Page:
DV Hardware bringing you the hottest news about processors, graphics cards, Intel, AMD, NVIDIA, hardware and technology!

   Home | News submit | News Archives | Reviews | Articles | Howto's | Advertise
 
DarkVision Hardware - Daily tech news
December 4, 2016 
Main Menu
Home
Info
News archives
Articles
Howto
Reviews
 

Who's Online
There are currently 54 people online.

 

Latest Reviews
Zowie P-TF Rough mousepad
Zowie FK mouse
BitFenix Ronin case
Ozone Rage ST headset
Lamptron FC-10 SE fan controller
ZOWIE G-TF Rough mousepad
ROCCAT Isku FX gaming keyboard
Prolimatech Magnetic Pin
 

Follow us
RSS
 

Flash drive capacity to jump

Posted on Saturday, February 23 2008 @ 08:31:03 CET by


CNET reports larger and cheaper solid state drives are on the way. It will still take some time until they will be able to compete with HDDs but the price per GB is slowly improving.
SanDisk will not discuss future pricing but as larger-capacity SSDs hit the market, prices are certain to fall. And eventually these will be steep price drops. For example, an 8GB SanDisk flash card now sells for about $80 at resellers. A few years ago consumers would have paid this much (or more) for a 1GB drive. (And a 1GB card was originally priced at $500 in 2004!)

SanDisk and Toshiba will start making flash memory on a new 43-nanometer manufacturing process that will result in SSDs later this year with capacities that should approach those of today's mainstream 2.5-inch hard drives, ranging between 120GB and 160GB.

The two companies recently achieved 32-gigabit (Gb) density, according to Khandker N. Quader, SanDisk's senior vice president of flash memory design and product development. The 32Gb die combined with multilevel cell (MLC) technology--which uses multiple levels per cell to allow more bits to be stored--"doubles the SSD capacity points," Quader said in a written response to questions.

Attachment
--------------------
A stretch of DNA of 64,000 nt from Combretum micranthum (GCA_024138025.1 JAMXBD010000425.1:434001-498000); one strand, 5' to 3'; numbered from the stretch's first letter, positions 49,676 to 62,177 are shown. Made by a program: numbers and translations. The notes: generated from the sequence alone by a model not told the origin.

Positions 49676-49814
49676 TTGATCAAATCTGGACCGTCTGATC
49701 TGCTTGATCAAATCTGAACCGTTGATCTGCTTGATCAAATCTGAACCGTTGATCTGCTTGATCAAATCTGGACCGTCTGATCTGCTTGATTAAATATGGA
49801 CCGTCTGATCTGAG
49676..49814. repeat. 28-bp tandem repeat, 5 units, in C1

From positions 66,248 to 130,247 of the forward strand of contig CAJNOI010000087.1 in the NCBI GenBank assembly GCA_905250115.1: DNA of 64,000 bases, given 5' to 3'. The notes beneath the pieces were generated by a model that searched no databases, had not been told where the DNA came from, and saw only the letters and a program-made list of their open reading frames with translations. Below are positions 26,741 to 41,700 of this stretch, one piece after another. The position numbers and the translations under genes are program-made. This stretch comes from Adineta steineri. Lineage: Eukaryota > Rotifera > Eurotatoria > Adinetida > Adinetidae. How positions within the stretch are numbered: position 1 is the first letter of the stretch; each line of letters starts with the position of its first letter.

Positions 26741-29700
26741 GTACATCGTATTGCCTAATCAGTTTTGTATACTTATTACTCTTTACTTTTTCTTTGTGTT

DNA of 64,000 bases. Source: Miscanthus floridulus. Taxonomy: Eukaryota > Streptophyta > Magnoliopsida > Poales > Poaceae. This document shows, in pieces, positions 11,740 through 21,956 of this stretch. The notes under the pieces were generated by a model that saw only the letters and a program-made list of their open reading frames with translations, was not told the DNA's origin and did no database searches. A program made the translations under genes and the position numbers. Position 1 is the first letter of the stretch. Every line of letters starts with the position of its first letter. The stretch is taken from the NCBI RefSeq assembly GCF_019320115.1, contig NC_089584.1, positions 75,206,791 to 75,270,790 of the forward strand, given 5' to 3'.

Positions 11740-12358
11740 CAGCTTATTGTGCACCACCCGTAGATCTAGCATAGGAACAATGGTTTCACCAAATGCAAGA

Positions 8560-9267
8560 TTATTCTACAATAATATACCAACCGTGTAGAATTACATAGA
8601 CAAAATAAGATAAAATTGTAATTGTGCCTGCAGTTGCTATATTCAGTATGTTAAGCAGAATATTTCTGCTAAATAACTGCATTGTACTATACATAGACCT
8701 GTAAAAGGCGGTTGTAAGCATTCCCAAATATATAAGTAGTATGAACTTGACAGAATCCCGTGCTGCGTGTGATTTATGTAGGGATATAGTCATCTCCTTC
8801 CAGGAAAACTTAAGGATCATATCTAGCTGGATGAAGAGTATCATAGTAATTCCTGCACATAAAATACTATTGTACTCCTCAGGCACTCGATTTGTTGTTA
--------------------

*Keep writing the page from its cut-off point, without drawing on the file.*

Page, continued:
Flash based on "X3" technology is another new development, Quader said. "This is an important milestone (and) allows us to do 3bits/cell as opposed to 2bits/cell thereby providing improved manufacturing efficiency," he said. "So a combination of technology scaling (i.e., 56nm to 43nm) and the bit scaling (i.e. 2bits/cell to 3bits/cell) is extremely powerful for manufacturing efficiency and for increasing capacities of flash memories."

But there are challenges. Moving to X3 can affect performance. "One very important point to take into consideration is that X3 is not a simple memory to manage," Quader said. "This is the first generation X3. We expect this to evolve in 2008."



 



 

DV Hardware - Privacy statement
All logos and trademarks are property of their respective owner.
The comments are property of their posters, all the rest © 2002-2016 DM Media Group bvba